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Copyright Law is Obsolete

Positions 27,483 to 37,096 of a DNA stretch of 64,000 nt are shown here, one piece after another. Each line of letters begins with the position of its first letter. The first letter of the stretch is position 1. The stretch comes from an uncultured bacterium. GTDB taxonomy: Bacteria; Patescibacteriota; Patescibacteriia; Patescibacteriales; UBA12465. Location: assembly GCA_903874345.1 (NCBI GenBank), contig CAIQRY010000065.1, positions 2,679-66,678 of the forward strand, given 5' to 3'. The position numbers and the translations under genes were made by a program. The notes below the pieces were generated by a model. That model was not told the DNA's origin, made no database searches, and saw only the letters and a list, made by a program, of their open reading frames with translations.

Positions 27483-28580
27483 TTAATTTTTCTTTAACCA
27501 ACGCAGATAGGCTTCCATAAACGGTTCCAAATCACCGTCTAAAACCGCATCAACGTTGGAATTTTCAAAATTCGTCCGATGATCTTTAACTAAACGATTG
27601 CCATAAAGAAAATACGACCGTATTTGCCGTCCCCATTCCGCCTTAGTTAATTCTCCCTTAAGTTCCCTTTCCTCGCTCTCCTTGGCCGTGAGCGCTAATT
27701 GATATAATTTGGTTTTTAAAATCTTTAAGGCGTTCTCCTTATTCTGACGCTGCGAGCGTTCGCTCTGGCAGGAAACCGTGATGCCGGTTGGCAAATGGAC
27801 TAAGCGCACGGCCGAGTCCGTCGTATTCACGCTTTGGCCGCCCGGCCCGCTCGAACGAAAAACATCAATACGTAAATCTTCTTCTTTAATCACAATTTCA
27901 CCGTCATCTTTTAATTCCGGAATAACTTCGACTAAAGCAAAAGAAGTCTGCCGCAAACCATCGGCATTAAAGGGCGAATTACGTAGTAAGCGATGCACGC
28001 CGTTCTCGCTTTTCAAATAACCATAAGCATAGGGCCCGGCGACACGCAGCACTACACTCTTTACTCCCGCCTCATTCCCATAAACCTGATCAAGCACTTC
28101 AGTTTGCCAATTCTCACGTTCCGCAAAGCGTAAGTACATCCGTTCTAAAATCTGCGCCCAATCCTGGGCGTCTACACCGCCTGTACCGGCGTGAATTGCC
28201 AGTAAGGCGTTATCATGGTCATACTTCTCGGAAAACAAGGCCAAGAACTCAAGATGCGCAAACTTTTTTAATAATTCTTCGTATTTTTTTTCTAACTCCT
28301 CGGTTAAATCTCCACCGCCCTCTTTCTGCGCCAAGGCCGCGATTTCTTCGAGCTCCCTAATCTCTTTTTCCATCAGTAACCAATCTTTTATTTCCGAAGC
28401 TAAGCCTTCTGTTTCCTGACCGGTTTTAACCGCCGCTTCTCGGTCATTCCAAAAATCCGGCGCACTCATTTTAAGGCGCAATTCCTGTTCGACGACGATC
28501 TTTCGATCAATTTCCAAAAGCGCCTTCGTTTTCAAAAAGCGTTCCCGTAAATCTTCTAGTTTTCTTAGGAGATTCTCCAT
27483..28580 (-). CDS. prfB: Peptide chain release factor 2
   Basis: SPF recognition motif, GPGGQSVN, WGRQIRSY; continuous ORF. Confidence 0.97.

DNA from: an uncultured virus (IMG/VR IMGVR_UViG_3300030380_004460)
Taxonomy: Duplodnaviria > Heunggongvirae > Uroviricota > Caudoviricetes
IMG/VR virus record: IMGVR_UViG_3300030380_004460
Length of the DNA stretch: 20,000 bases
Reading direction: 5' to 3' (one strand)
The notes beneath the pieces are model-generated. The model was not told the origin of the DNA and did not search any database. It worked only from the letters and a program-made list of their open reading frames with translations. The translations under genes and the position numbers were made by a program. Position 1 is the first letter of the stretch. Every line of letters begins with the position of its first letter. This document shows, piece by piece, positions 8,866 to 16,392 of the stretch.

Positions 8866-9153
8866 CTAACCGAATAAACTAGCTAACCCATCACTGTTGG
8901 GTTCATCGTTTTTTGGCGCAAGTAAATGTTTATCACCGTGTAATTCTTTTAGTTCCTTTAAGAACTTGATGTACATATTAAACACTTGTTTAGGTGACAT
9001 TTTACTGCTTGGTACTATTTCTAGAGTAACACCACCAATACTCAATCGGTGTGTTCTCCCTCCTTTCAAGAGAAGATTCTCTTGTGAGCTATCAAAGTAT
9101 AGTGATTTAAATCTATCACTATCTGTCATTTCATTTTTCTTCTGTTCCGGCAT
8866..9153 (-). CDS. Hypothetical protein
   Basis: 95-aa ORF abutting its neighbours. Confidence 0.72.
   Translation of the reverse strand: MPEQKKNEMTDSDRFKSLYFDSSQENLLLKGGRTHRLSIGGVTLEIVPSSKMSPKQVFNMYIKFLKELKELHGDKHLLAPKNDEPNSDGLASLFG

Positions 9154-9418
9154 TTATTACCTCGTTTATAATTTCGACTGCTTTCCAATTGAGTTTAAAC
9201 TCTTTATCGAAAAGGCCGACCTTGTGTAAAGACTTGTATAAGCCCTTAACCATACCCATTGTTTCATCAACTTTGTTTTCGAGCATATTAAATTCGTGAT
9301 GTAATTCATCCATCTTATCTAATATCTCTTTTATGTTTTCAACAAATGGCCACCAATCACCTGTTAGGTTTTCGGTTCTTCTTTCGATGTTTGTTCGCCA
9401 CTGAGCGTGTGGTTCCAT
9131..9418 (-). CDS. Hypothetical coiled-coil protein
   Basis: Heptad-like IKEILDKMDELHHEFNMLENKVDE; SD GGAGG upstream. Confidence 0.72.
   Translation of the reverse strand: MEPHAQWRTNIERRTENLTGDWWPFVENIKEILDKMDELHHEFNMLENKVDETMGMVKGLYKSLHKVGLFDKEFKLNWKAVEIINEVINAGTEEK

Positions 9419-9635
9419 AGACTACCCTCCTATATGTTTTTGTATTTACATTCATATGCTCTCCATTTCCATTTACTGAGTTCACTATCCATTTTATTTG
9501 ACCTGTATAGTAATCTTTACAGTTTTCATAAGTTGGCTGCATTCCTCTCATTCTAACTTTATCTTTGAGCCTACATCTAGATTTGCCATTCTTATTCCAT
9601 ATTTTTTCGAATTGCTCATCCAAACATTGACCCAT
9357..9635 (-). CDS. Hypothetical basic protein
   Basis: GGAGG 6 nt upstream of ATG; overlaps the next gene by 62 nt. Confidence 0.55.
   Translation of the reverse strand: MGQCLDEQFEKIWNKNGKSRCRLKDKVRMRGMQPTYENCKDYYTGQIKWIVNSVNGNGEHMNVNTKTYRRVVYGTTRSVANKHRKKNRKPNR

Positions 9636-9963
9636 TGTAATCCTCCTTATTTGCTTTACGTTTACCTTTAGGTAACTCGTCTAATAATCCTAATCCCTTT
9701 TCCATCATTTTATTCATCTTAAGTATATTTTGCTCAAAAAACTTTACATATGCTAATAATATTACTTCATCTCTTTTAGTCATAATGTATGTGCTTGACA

ISBN-10: 1-932848-18-5(PAPERBACK) ISBN-13: 9781932848182 (PAPERBACK) ISBN-10:1-932848-19-3 (E-BOOK) ISBN-13: 978-1-932848-19-9 (E-BOOK) 124 pages 35 USD POD PAPERBACK 5 USD EBK 50 USD HARDCOVER COPYRIGHT LAW IS OBSOLETE Before the advent of writing, the human body was used as the only storage device for information, and memory was much valued. Knowledge was passed from person to person through speech. It was obvious that, as the speech could not be touched and seized, knowledge could therefore not be owned in the same way as we own objects. Knowledge was clearly a matter of human relationships. With the invention of writing, all possible means were used to store information: bones, shells, clay, stone, animal skin, paper, wood, and metal. They all shared a common point: they materialized information. This led to people and lawyers coming to believe that knowledge could be an object of property, and ultimately, the concept of intellectual property. Considering the author's right as a right of property was not of great inconvenience as long as knowledge remained materialized. As digitalization has once again dematerialized knowledge, we have returned to the beginning of the story, where the relationships between people were the most important point about sharing and passing information. From this perspective, it is easy to understand why the now outdated copyright laws and business models of the printed book industry should be modernized. They should take more into account the balance of people's relationships, instead of staying focused on the defense of an impossible property. In the emerging virtual book market - made possible by the existence of digitalization, print-on-demand and the Internet - intellectual property is not the only impossible legal concept. Justice as the art of sharing scarcity is also useless. Easy to read, this book proposes guidelines to modernize copyright law and a philosophy of justice suited to the virtual economy. Without it, it will be impossible either to create an efficient copyright law or to collectively draw on all the benefits that new communication technologies can bring us.
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